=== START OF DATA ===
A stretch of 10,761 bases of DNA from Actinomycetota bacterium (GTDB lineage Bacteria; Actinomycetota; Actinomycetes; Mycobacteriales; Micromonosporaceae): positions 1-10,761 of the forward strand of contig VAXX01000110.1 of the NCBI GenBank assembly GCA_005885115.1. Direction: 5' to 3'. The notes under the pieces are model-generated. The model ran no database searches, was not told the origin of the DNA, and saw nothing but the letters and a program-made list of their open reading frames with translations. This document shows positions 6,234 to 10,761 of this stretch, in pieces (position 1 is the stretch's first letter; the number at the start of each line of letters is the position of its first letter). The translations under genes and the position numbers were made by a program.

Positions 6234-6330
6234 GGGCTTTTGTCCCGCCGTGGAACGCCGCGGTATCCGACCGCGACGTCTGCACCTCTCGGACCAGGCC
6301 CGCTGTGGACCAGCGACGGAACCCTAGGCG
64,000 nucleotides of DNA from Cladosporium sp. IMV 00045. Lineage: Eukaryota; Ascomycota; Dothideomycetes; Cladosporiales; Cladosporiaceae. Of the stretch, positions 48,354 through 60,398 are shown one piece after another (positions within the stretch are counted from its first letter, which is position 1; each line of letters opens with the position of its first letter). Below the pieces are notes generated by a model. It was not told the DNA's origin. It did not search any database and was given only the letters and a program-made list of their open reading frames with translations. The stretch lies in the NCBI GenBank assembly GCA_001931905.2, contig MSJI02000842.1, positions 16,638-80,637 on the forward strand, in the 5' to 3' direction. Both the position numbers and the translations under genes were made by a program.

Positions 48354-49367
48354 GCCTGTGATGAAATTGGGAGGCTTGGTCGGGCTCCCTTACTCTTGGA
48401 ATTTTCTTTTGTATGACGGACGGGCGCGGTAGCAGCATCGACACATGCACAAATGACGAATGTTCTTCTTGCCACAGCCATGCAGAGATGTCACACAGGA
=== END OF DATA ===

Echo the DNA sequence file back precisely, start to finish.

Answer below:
A stretch of 10,761 bases of DNA from Actinomycetota bacterium (GTDB lineage Bacteria; Actinomycetota; Actinomycetes; Mycobacteriales; Micromonosporaceae): positions 1-10,761 of the forward strand of contig VAXX01000110.1 of the NCBI GenBank assembly GCA_005885115.1. Direction: 5' to 3'. The notes under the pieces are model-generated. The model ran no database searches, was not told the origin of the DNA, and saw nothing but the letters and a program-made list of their open reading frames with translations. This document shows positions 6,234 to 10,761 of this stretch, in pieces (position 1 is the stretch's first letter; the number at the start of each line of letters is the position of its first letter). The translations under genes and the position numbers were made by a program.

Positions 6234-6330
6234 GGGCTTTTGTCCCGCCGTGGAACGCCGCGGTATCCGACCGCGACGTCTGCACCTCTCGGACCAGGCC
6301 CGCTGTGGACCAGCGACGGAACCCTAGGCG
64,000 nucleotides of DNA from Cladosporium sp. IMV 00045. Lineage: Eukaryota; Ascomycota; Dothideomycetes; Cladosporiales; Cladosporiaceae. Of the stretch, positions 48,354 through 60,398 are shown one piece after another (positions within the stretch are counted from its first letter, which is position 1; each line of letters opens with the position of its first letter). Below the pieces are notes generated by a model. It was not told the DNA's origin. It did not search any database and was given only the letters and a program-made list of their open reading frames with translations. The stretch lies in the NCBI GenBank assembly GCA_001931905.2, contig MSJI02000842.1, positions 16,638-80,637 on the forward strand, in the 5' to 3' direction. Both the position numbers and the translations under genes were made by a program.

Positions 48354-49367
48354 GCCTGTGATGAAATTGGGAGGCTTGGTCGGGCTCCCTTACTCTTGGA
48401 ATTTTCTTTTGTATGACGGACGGGCGCGGTAGCAGCATCGACACATGCACAAATGACGAATGTTCTTCTTGCCACAGCCATGCAGAGATGTCACACAGGA